And a third, the "National Health Information Incentives Act of 2005 (H.R. 747), is legislation based on ACP policy, which would offer upfront financial incentives to physicians to buy this technology. It also would build into the Medicare physician payment system an add-on code for office visits and other evaluation and management services for those physicians who augment these services with electronic health data systems, such as electronic health records.
The College letter is online.
The College has joined dozens of national medical organizations in asking senators to restore funds cut by the House of Representatives from two programs that train health care professionals. The programs train medical personnel who serve special needs populations--and are the only federal programs designed to boost the number of minorities and primary care physicians in the nation's health care workforce.
According to a July 7 letter, a bill recently passed by the House would eliminate funding for Title VII health professions programs and slash support for Title VIII nursing programs. Those programs, the letter said, now train the professionals who treat the 20% of the U.S. population who live in health professions shortage areas.
The legislation cutting Title VII and VIII funding would continue to fund community-based health centers that provide care to the under- and uninsured. Funding cuts included in the bill, however, would eliminate the money needed to train professionals to work in those health centers, the letter said. The letter was signed by ACP and close to 60 other national medical and educational organizations.
The letter urged senators to restore health professions program funding to FY 2005 levels, which included $300 million for Title VII programs and more than $150 million for Title VIII programs.
The letter is online.
As part of the College's ongoing effort to include ACP members in the nominations process, the 2005-06 Nominations Committee solicits your recommendations to fill new Board of Regents positions that will become vacant in 2006.
The Nominations Committee is particularly interested in receiving nominations of women, ethnic minorities, international medical graduates, chairs of medicine and practicing physicians. The committee will give all nominations careful consideration.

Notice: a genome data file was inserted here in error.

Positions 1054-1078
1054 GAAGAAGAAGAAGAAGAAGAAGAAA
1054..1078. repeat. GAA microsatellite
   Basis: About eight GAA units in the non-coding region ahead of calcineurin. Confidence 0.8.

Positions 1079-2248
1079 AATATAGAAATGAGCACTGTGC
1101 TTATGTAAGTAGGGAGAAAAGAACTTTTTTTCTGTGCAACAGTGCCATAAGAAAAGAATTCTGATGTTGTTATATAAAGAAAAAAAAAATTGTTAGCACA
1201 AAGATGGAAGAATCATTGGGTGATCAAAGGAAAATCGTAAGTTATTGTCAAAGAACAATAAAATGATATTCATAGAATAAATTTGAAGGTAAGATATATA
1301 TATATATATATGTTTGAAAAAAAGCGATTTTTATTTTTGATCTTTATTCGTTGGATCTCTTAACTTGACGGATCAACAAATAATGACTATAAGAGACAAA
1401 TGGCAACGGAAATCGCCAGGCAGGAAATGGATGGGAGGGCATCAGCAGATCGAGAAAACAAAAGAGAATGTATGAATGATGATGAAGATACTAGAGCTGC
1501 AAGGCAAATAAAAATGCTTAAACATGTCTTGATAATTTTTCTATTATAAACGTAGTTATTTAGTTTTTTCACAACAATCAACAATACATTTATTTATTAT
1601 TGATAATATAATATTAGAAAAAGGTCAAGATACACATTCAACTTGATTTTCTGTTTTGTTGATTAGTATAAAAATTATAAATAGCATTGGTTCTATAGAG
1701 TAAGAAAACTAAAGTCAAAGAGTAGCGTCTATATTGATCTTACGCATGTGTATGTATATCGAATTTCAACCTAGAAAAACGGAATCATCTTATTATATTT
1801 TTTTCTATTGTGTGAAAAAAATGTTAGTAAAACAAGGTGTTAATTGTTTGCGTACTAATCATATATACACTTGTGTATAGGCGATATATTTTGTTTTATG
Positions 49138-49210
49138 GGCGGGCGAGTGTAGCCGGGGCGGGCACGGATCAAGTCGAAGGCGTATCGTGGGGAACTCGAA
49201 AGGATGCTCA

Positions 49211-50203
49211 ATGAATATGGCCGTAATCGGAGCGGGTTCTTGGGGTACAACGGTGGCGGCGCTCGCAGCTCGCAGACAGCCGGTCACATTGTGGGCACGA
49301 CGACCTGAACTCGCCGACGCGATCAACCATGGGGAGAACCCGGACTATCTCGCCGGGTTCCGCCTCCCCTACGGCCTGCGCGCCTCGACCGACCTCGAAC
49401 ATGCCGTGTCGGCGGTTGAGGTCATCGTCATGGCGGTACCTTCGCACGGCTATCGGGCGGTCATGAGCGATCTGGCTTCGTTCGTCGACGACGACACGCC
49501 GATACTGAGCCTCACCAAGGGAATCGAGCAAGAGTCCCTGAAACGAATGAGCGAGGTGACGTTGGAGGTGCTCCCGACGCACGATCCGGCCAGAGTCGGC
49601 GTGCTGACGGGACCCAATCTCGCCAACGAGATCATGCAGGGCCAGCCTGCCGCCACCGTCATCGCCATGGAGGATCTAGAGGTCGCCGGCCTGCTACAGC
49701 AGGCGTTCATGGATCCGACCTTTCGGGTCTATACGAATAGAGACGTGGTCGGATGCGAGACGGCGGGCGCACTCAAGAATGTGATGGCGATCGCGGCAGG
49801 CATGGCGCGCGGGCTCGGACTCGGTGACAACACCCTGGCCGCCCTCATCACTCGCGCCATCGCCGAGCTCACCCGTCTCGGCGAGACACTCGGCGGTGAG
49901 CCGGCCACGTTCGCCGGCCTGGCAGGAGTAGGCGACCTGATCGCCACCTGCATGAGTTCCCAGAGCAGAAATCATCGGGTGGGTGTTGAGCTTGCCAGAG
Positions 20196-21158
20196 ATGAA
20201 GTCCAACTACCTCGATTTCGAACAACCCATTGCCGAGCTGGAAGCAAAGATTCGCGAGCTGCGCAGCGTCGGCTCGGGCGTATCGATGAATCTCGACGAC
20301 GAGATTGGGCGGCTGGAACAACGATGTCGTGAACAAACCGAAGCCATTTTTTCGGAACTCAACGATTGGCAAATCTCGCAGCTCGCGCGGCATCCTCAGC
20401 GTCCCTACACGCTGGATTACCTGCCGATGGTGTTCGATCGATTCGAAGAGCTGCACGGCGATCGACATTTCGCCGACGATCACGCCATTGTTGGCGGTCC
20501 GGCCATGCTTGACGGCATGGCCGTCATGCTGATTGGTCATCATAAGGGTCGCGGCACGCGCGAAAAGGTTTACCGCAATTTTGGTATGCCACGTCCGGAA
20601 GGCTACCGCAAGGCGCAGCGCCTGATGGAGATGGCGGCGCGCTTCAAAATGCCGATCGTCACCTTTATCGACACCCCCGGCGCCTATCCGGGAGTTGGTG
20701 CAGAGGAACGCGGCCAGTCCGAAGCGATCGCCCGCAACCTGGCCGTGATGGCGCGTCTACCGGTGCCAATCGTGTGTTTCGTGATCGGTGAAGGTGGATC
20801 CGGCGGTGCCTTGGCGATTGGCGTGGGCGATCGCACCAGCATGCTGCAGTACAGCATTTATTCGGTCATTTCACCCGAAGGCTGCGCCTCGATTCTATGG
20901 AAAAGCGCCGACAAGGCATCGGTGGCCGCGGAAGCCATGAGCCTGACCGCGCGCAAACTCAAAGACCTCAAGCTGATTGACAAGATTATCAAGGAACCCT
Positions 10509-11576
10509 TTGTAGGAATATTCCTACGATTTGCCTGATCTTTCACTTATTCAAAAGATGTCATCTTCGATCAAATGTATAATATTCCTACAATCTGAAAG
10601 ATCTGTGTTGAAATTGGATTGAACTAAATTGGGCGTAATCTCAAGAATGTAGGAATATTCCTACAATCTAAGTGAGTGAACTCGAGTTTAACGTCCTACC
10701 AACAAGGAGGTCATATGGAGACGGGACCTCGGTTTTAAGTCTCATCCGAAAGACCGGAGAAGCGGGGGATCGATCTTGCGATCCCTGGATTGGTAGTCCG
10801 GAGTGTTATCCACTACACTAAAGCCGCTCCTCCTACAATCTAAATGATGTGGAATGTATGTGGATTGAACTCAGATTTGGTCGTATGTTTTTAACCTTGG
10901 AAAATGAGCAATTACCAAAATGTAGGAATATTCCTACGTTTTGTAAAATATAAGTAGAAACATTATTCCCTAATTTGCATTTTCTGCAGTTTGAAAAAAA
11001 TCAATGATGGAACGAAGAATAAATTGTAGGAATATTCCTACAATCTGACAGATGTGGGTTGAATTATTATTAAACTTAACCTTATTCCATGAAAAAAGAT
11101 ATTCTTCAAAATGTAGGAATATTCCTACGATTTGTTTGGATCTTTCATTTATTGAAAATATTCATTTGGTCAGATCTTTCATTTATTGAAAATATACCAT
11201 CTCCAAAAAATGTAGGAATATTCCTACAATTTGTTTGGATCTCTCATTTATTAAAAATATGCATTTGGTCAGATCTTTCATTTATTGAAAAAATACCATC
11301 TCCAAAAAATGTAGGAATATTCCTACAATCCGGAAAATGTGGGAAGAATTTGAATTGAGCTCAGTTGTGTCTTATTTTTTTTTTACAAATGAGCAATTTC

When considering potential candidates, please keep in mind such qualifications as commitment to the College, dependability, leadership qualities and the ability to represent the College in diverse arenas. If you choose to nominate an individual, your letter of nomination should highlight these characteristics and should specify the reasons you feel your nominee is qualified for the position. Regent nominees must be ACP Masters or Fellows.
The nomination of an individual for first-term Regent must be submitted by a standard structured nominating proposal. A letter of nomination is required and should include:
- A brief description of the nominee's current activities.
- Special attributes the candidate would bring to the Board.
- Current and previous service in College-related activities.
- Service in organizations other than ACP (medical and non-medical).
A separate letter of nomination and one letter of support must be submitted for each officer candidate. New letters must be submitted each year. Letters may be submitted by mail, fax or e-mail.
A seconding letter must be submitted for each nomination. Without the appropriate material, the nomination will not be advanced for review.
Potential candidates for Regent are required to have one letter of nomination and two letters of support (the author of which will be identified by the nominator). Officer and Regent candidates must have new letters of nomination and support each year, as old letters are discarded. If candidates receive more than two letters (nomination and support), these additional letters will be discarded.
Please send your confidential nominations, no later than Aug. 1, 2005, to: Nominations Committee, attn. Pat Carter, ACP, 190 N. Independence Mall West, Philadelphia, PA 19106-1572. You can e-mail questions to Pat Carter; call toll-free 800-523-1546, ext 2815; or call direct at 215-351-2815.
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Copyright 2005 by the American College of Physicians.
A 55-year-old man is evaluated in follow-up after a recent routine screening for antibody to hepatitis C virus (HCV) was positive. His medical history is unremarkable; he has not used illicit drugs or had any history of blood transfusions. He currently feels well and takes no medications. Following a physical exam and lab studies, what is the most appropriate diagnostic test to perform next?